Canola Oil: Separating Fact from Fiction

Canola Oil: Separating Fact from Fiction

Written by: Oriana Bellissimo , April 2023 

Walking down the aisle of your local grocery store can feel like a daunting task with countless options to choose from, and cooking oils are no exception. To make matters worse, there's a lot of conflicting information online about which oils are healthy and which are not, leaving you feeling confused and frustrated. In recent years, canola oil has been the center of controversy among health enthusiasts that claim it’s toxic and should be avoided completely. But what do nutrition experts have to say?


Canola oil is toxic: FALSE

The Canola plant, where canola oil is derived from, was developed through a crossbreeding of a rapeseed plant. Canola is not rapeseed. Rapeseed oil contains very high levels of erucic acid, a compound that in large amounts can be toxic to humans. Alternatively, canola oil has been manufactured to contain less than 2% of erucic acid (Lin et al., 2013)


Canola got its name by combining "Canada" and "ola", which stands for "oil low acid". This name was chosen because it was developed in Canada and has a low content of erucic acid.


Canola Oil Contains Toxic Levels of Hexane: FALSE

Edible oils and fats can be produced through solvent or mechanical extraction of seed oils, with hexane being a commonly used solvent in the industry. After the initial pressing of the canola seeds, there may still be some remaining oil that is difficult to extract. This is where hexane comes in. It is used to remove any leftover oil from the seeds, ensuring that every last drop of canola oil is extracted to minimize waste. However, you may have heard rumors that hexane is harmful and should be avoided. While it is true that hexane can be toxic in high concentrations, its use in food production is regulated, with a maximum residue limit set at 1 mg/kg for oils and foodstuff containing solvent-extracted flavorings, including canola oil (Cravotto et al., 2022). Refined vegetable oils contain a maximum of 0.8 mg/kg, and canola oil is even lower at only 0.043 mg/kg (Yousefi et al., 2017).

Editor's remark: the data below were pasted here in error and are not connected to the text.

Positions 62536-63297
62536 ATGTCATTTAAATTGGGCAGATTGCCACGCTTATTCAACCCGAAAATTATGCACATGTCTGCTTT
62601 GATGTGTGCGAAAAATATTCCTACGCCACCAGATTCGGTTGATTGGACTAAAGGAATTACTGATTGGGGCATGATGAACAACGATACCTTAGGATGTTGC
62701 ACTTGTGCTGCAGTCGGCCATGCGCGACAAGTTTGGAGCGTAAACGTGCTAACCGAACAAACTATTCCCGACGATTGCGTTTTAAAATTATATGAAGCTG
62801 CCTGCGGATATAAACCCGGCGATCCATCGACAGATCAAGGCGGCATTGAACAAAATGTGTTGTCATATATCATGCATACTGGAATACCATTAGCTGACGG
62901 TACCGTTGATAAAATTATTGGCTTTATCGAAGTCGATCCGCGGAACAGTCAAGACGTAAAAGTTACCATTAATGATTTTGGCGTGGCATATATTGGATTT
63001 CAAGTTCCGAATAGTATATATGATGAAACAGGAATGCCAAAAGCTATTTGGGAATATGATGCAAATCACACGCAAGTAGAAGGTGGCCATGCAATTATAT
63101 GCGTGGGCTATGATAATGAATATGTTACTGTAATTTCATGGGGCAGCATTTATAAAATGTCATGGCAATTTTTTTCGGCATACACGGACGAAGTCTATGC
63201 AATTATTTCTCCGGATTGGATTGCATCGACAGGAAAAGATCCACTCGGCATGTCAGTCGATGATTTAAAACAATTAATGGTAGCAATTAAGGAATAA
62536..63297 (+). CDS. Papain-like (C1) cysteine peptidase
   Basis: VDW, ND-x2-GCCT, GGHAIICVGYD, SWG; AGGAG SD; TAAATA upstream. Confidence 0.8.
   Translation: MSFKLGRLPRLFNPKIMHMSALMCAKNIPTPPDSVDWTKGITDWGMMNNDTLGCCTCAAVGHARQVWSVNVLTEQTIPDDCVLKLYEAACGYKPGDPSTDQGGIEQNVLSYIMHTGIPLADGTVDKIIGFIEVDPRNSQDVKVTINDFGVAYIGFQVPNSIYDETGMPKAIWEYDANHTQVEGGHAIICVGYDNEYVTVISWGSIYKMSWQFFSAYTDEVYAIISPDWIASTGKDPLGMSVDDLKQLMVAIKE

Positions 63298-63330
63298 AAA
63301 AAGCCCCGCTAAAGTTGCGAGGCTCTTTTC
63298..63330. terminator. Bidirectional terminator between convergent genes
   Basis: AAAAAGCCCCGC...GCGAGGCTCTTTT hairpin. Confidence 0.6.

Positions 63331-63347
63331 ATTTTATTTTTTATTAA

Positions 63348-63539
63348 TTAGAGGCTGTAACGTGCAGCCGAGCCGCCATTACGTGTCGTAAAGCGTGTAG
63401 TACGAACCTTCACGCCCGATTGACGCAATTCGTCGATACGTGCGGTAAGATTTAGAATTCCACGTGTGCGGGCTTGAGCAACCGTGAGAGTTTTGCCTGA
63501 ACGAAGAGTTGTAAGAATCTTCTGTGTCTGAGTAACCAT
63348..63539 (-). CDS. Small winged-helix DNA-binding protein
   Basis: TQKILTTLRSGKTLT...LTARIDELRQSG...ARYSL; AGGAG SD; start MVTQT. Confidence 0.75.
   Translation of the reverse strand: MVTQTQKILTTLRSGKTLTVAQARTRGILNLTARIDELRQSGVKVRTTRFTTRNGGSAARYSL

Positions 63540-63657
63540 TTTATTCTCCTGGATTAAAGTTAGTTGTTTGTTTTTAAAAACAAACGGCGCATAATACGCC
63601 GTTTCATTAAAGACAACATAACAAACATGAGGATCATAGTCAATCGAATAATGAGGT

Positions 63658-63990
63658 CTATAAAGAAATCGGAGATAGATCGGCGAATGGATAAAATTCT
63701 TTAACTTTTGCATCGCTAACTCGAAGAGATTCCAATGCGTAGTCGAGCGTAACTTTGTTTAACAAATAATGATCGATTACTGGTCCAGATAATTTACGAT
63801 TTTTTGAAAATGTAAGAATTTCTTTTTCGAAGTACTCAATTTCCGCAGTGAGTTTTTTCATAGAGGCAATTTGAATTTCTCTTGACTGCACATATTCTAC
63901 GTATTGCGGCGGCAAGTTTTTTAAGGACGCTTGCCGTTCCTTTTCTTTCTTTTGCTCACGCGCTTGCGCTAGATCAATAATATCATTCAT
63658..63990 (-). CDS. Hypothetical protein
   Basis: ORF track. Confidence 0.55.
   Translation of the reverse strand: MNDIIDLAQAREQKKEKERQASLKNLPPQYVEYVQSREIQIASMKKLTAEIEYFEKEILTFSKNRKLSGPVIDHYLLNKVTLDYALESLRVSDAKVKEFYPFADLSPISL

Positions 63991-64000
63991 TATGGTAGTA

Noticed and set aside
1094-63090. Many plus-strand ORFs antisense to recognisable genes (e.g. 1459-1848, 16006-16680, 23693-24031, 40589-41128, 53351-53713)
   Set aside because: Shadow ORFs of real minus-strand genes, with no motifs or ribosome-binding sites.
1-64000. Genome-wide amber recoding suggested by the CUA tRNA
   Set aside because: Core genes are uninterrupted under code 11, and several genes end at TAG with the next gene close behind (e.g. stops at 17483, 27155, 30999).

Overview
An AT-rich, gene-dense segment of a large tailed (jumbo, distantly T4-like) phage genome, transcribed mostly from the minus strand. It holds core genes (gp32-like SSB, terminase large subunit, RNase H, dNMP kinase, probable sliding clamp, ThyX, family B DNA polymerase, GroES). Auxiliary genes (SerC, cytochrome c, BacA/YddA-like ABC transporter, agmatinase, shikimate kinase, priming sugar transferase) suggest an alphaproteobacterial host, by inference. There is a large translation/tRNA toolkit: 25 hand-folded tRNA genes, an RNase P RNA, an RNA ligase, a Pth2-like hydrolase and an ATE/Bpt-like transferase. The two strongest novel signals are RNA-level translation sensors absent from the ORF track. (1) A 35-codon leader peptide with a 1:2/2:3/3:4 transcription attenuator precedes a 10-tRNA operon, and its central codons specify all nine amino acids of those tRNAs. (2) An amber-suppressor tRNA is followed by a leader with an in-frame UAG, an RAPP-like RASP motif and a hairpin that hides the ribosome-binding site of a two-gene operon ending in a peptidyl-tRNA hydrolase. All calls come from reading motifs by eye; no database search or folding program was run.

Canola Oil Has Health Benefits? TRUE

Cardiovascular disease (CVD) is a leading cause of death worldwide, and research has shown that certain risk factors, such as diet, play a significant role in its development. One of these risk factors is the consumption of saturated fat. Canola oil has been characterized by having a low level of saturated fat (7-10%), and elevated levels of mono- and poly-unsaturated fatty acids (MUFA’s & PUFA’s), including 61% oleic acid, 21% linoleic acid, and 11% alpha-linolenic acid (ALA), all of which are cardio-protective substances. When canola oil was compared to olive oil on the levels of fat in the blood of adults, canola oil was found to be a healthier option for heart health compared to olive oil. This has led to an increasing interest in some countries to replace olive oil with canola oil (Pourrajab et al., 2022).

Seed oils, like canola oil can be just as healthy as other vegetable and nut oils, this just depends on the specific health benefits and nutrients you’re looking for!


Are BEANIES healthy? TRUE

It’s time to put your hesitation aside and indulge in heart-healthy snacking by choosing BEANIES made with nourishing ingredients like canola oil, which is rich in unsaturated fats and other beneficial nutrients including fiber, protein, and real vegetables.


References:

Cravotto, C., Fabiano-Tixier, A. S., Claux, O., Abert-Vian, M., Tabasso, S., Cravotto, G., & Chemat, F. (2022). Towards Substitution of Hexane as Extraction Solvent of Food Products and Ingredients with No Regrets. Foods (Basel, Switzerland), 11(21), 3412.

Lin, L., Allemekinders, H., Dansby, A., Campbell, L., Durance-Tod, S., Berger, A., & Jones, P. J. (2013). Evidence of health benefits of canola oil. Nutrition reviews, 71(6), 370–385. 

Pourrajab, B., Sharifi-Zahabi, E., Soltani, S., Shahinfar, H., & Shidfar, F. (2022). Comparison of canola oil and olive oil consumption on the serum lipid profile in adults: a systematic review and meta-analysis of randomized controlled trials. Critical reviews in food science and nutrition, 1–15. Advance online publication. 

Yousefi, M., & Hosseini, H. (2017). Evaluation of hexane content in edible vegetable oils consumed in Iran. Journal of Experimental and Clinical Toxicology, 1(1), 27.

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